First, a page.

In June 1504, the statue, a depiction of the Biblical character David of epic proportions, was installed at the entrance of the city’s town hall. The name of the artist? Michelangelo di Lodovico Buonarroti Simoni, known best as Michelangelo.
This story serves as a reminder that we are often wrong in assuming that in order to become successful we need access to resources.
It is quite the contrary. It is not the resources at our disposal that determine our success, but rather our resourcefulness, our ability to be creative in spite of certain limitations and setbacks.
Some two and a half millennia ago, in what is now Southern Italy, there lived a legendary wrestler by the name of Milo of Croton.
A six-time Olimpic Champion, Milo’s career spanned over 24 years, during which he was undoubtedly the best wrestler of his generation. He is said to have been able to carry a bull on his shoulders and to have burst a band about his brow by simply inflating the veins on his temples.
But what can this ancient wrestler teach us about success?
You’re not the mood you’re in right now, or the one you’ll be in two hours from now. You are not the tears you cry, or the laughs, or the moments of doubt.
You’re not your country, or your race, or your gender.
You’re neither where you’ve been, nor where you’re going. You are neither your successes, nor your excuses. You’re not the money you have in your bank account, you’re not even the money you have spent until now.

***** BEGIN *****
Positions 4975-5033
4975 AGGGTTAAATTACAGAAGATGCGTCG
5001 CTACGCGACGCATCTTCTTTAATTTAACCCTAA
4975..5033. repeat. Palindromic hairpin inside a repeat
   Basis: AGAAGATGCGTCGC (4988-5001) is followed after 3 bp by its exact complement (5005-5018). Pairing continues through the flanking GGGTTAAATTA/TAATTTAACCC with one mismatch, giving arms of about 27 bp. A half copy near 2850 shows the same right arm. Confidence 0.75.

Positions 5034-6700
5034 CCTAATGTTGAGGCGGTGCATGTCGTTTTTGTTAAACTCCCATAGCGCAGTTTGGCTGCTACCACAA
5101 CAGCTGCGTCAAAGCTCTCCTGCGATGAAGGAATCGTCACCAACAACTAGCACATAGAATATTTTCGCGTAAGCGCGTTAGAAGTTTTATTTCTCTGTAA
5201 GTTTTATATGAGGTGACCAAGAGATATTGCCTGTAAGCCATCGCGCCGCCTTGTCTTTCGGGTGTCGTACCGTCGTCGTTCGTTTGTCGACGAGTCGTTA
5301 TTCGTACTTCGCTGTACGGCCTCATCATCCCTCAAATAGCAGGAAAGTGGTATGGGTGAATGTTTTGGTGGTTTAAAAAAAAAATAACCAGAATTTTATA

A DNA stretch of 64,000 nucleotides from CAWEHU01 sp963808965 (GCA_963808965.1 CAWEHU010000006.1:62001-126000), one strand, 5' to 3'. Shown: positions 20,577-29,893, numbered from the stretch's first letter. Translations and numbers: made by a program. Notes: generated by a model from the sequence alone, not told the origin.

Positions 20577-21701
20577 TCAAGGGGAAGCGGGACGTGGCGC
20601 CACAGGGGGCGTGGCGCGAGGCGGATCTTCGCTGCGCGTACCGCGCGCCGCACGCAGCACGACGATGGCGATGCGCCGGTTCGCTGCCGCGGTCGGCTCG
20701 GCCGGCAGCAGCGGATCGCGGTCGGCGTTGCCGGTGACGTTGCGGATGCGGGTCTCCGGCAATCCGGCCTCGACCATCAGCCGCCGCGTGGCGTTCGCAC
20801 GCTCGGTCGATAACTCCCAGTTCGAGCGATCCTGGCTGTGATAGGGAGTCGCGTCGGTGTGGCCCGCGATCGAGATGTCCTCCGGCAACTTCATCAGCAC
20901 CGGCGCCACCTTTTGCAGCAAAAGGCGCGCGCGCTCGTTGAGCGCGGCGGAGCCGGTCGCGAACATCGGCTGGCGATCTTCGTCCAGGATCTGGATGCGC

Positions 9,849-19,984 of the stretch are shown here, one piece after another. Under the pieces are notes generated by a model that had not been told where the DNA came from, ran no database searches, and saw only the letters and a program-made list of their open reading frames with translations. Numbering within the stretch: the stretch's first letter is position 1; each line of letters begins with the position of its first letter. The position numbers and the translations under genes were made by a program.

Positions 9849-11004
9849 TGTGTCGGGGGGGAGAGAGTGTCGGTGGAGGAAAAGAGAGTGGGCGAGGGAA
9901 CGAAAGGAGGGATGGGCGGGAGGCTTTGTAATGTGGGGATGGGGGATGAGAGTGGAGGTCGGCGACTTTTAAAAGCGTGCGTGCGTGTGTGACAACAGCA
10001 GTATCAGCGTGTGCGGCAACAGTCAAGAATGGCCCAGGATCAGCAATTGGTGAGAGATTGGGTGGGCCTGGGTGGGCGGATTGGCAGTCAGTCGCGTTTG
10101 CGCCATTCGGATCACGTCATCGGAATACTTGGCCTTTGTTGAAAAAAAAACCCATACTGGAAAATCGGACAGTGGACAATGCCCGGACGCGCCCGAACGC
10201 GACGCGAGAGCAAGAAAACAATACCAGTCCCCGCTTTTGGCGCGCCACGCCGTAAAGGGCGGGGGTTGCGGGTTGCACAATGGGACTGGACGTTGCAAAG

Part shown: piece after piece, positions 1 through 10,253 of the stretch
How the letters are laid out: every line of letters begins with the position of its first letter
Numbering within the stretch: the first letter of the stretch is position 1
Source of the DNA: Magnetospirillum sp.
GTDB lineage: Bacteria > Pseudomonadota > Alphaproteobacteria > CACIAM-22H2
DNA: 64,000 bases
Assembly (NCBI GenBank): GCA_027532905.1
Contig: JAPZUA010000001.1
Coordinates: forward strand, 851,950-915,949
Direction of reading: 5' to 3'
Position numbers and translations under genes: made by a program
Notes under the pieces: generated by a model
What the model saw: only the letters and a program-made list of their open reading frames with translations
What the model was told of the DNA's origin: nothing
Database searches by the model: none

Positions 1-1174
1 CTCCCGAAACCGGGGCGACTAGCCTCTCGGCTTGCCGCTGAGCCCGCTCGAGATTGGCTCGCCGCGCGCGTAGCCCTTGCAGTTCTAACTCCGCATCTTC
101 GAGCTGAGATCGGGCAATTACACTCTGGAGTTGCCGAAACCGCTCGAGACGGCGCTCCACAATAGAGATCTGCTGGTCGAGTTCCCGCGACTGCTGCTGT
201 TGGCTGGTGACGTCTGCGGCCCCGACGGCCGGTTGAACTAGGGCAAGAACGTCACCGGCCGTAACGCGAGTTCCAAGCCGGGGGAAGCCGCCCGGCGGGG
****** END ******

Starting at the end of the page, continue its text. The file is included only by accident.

You are not the memories you cherish, nor the ones you hate to remember. You are not the aspects of you that you’ve hidden inside the drawers of your soul, nor the parts of you that you show even to a perfect strange you meet on a summer afternoon.
“In the day-to day trenches of adult life, there is actually no such thing as atheism. There is no such thing as not worshiping. Everybody worships. The only choice we get is what to worship.” — David Foster Wallace
In his famous commencement speech given at Kenyon College in 2005, David Foster Wallace shared with us a few simple, yet valuable insights that could very well form the foundation of someone’s daily philosophy on life.
Near the end of his speech, however, Wallace makes his most daring claim: we all worship. He talks about money, power, beauty, and intellect as false idols worshiped by our unconscious collective obsession with making sense of what we don’t understand.
In a way, we are all inclined to worship what we can’t quite define.
We don’t understand why someone’s beautiful, or why someone’s amassed incredible wealth. We call those who are intelligent as, gifted.
Who offered them this gift and why?
Worshiping is our way of trying to find order in an inherently chaotic universe.